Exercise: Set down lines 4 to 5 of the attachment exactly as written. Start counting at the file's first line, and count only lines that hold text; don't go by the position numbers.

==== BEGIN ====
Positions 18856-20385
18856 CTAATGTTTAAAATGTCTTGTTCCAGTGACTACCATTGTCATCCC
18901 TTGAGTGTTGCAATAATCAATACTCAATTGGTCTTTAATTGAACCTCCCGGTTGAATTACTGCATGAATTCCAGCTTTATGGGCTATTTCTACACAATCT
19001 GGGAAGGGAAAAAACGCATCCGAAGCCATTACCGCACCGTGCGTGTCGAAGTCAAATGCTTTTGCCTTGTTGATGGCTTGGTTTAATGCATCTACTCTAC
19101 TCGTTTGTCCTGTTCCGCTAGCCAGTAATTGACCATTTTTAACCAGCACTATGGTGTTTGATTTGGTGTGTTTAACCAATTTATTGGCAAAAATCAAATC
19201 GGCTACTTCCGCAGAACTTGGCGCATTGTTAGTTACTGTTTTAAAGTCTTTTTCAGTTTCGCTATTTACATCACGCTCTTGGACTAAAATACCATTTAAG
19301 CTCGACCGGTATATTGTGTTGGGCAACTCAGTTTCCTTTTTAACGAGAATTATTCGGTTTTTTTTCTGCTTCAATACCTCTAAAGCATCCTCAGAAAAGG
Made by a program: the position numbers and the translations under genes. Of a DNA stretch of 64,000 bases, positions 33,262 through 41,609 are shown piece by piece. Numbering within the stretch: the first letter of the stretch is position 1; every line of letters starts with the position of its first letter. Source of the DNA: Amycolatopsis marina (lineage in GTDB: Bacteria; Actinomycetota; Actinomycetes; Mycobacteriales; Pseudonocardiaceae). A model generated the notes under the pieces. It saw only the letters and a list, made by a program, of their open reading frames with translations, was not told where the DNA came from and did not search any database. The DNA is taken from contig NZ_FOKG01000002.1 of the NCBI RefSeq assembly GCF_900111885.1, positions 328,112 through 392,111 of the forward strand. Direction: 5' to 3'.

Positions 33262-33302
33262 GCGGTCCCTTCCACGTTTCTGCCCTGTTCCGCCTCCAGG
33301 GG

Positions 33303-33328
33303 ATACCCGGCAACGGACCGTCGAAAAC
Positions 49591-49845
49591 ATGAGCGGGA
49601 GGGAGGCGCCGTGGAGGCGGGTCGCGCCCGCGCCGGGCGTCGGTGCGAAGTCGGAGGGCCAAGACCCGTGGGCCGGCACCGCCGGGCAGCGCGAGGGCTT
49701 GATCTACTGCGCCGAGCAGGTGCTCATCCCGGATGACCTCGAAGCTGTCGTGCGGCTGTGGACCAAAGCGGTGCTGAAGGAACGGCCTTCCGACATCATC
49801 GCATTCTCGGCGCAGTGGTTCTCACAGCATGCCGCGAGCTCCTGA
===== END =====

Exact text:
19001 GGGAAGGGAAAAAACGCATCCGAAGCCATTACCGCACCGTGCGTGTCGAAGTCAAATGCTTTTGCCTTGTTGATGGCTTGGTTTAATGCATCTACTCTAC
19101 TCGTTTGTCCTGTTCCGCTAGCCAGTAATTGACCATTTTTAACCAGCACTATGGTGTTTGATTTGGTGTGTTTAACCAATTTATTGGCAAAAATCAAATC